As far as I can see no contradiction exists between our understanding and the properties of photo-electric action observed by Mr. Lenard. If each energy quantum of the exciting light releases its energy independently from all others to the electrons, the distribution of velocities of the electrons, which means the quality of the generated cathode radiation, will be independent of the intensity of the exciting light; the number of electrons that exits the body, on the other hand, will, in otherwise equal circumstances, be proportional to the intensity of the exciting light. 
We expect that limits of validity of these rules will be similar in nature to the expected deviations from Stokes' rule.
In the preceding it has been assumed that the energy of at least some of the energy quanta of the generating light is transferred completely to a single electron. If one does not start with that natural supposition then instead of the above equation one obtains:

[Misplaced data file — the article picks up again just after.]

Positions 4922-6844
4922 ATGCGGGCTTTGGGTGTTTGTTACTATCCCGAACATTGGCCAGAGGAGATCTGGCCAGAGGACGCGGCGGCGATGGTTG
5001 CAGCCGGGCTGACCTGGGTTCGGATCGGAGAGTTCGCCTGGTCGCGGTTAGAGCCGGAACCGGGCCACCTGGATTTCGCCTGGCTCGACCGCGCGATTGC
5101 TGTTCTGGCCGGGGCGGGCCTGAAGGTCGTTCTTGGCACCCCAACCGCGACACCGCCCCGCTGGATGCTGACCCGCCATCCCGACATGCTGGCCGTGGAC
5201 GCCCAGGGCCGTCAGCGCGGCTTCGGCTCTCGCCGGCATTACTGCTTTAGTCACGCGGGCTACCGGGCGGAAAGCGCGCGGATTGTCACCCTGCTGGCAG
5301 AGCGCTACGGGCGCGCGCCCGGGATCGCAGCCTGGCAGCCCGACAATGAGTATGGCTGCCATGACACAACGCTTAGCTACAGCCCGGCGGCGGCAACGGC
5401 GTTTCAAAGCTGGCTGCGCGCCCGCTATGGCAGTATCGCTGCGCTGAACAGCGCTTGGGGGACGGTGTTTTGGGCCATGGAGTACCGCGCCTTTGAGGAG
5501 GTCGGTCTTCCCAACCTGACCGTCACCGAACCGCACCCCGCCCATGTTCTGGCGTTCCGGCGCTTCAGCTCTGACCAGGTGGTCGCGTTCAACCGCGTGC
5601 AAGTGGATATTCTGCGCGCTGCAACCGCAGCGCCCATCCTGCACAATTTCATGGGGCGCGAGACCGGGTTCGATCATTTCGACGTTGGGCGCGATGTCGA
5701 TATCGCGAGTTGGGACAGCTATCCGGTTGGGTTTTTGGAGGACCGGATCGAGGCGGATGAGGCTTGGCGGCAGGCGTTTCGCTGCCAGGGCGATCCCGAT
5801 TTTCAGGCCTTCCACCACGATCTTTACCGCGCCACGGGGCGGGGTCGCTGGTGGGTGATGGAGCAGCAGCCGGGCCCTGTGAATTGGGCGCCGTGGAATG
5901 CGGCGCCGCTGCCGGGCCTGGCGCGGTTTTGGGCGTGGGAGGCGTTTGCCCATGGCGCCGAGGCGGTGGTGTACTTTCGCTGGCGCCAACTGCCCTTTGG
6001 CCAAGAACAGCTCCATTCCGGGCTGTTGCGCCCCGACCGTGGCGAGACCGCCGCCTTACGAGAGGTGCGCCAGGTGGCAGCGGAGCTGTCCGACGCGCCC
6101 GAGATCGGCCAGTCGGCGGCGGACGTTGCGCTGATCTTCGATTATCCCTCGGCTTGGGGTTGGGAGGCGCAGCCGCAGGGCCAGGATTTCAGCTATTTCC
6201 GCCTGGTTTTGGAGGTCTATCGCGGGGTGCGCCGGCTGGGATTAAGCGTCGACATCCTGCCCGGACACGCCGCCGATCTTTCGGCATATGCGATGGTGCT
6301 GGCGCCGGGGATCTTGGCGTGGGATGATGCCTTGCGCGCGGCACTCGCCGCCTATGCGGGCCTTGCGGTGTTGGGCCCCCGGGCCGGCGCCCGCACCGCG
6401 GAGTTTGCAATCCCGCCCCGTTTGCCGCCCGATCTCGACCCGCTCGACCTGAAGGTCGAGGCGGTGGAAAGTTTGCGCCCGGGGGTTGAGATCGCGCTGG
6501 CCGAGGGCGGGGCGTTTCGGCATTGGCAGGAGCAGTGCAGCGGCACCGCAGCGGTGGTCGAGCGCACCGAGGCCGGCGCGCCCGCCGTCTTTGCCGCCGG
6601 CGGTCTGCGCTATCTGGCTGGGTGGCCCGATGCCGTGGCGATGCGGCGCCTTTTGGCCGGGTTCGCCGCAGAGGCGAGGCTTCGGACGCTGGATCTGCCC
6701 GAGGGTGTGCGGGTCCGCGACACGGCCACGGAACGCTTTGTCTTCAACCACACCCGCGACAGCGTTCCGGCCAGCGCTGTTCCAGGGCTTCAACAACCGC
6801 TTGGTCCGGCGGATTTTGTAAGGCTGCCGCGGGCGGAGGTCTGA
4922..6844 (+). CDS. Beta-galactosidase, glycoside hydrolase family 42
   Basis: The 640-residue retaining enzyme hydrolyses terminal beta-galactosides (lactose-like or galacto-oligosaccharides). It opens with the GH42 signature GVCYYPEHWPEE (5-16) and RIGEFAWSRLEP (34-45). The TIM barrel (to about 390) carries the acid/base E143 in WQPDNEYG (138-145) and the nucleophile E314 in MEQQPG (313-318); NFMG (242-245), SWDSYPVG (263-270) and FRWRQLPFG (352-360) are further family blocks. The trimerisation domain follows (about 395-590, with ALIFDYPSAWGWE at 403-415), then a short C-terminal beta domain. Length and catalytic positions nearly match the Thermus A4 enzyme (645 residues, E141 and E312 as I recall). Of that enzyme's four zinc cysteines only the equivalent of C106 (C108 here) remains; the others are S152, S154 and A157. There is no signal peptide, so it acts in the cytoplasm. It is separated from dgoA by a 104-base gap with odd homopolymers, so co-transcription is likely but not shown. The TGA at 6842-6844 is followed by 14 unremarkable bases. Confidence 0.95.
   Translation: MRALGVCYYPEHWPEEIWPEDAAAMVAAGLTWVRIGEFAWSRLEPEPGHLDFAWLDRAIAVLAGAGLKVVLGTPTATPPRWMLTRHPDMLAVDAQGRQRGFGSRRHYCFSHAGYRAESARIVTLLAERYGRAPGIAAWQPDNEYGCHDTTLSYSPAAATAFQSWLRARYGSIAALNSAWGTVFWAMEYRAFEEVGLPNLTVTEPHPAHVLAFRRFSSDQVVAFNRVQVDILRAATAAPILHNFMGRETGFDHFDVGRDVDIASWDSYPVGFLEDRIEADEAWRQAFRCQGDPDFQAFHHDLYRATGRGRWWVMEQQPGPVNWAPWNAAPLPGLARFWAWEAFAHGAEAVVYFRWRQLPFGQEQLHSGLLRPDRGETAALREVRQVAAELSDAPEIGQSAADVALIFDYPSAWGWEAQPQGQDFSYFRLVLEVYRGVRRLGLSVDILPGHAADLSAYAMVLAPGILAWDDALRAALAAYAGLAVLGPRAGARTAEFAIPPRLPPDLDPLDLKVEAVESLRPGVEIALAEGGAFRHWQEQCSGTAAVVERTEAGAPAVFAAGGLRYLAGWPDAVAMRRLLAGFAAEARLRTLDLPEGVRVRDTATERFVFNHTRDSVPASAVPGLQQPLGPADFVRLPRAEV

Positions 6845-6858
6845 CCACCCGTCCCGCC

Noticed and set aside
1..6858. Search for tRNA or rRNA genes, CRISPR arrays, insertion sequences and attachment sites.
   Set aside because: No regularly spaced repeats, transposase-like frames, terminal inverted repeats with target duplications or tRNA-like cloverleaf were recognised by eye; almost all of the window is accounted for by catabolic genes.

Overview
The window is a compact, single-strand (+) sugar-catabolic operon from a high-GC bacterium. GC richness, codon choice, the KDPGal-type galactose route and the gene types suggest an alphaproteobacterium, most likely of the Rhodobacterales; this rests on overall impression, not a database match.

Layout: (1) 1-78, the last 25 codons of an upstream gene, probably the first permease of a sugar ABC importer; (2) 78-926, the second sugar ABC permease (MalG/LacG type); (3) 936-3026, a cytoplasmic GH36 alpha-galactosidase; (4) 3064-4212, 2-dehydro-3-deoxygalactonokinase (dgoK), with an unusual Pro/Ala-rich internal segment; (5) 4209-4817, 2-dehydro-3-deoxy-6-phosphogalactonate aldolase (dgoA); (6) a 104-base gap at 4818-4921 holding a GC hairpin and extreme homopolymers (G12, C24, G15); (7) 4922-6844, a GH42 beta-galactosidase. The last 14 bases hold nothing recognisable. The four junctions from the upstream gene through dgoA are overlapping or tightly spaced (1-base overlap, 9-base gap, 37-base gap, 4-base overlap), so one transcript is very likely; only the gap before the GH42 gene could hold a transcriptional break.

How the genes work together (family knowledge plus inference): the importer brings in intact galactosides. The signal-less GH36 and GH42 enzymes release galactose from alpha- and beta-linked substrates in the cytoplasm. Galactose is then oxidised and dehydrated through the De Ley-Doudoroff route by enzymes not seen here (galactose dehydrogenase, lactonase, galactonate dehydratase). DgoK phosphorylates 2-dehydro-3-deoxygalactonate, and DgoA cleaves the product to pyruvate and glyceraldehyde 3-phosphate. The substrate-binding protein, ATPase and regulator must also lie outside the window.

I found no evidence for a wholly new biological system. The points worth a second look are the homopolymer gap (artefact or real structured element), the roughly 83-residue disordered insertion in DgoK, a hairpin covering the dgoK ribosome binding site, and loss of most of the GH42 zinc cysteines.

For cathode-luminescence, which constitutes the inverse process of the one just examined, one obtains by way of analogous consideration:
For the materials investigated by Mr. Lenard PE is always significantly larger than Rβν, as the voltage that the cathode rays have had to traverse to generate even visible light is in some cases several hundred, in other cases thousands of volts. 
Ionization of Gases by Ultraviolet Light
We have to assume that in ionization of a gas by ultraviolet light always one absorbed light
- P. Lenard, l. c. p.150 und p. 166-168.
- P. Lenard, Ann. d. Phys. 12. p.469. 1903.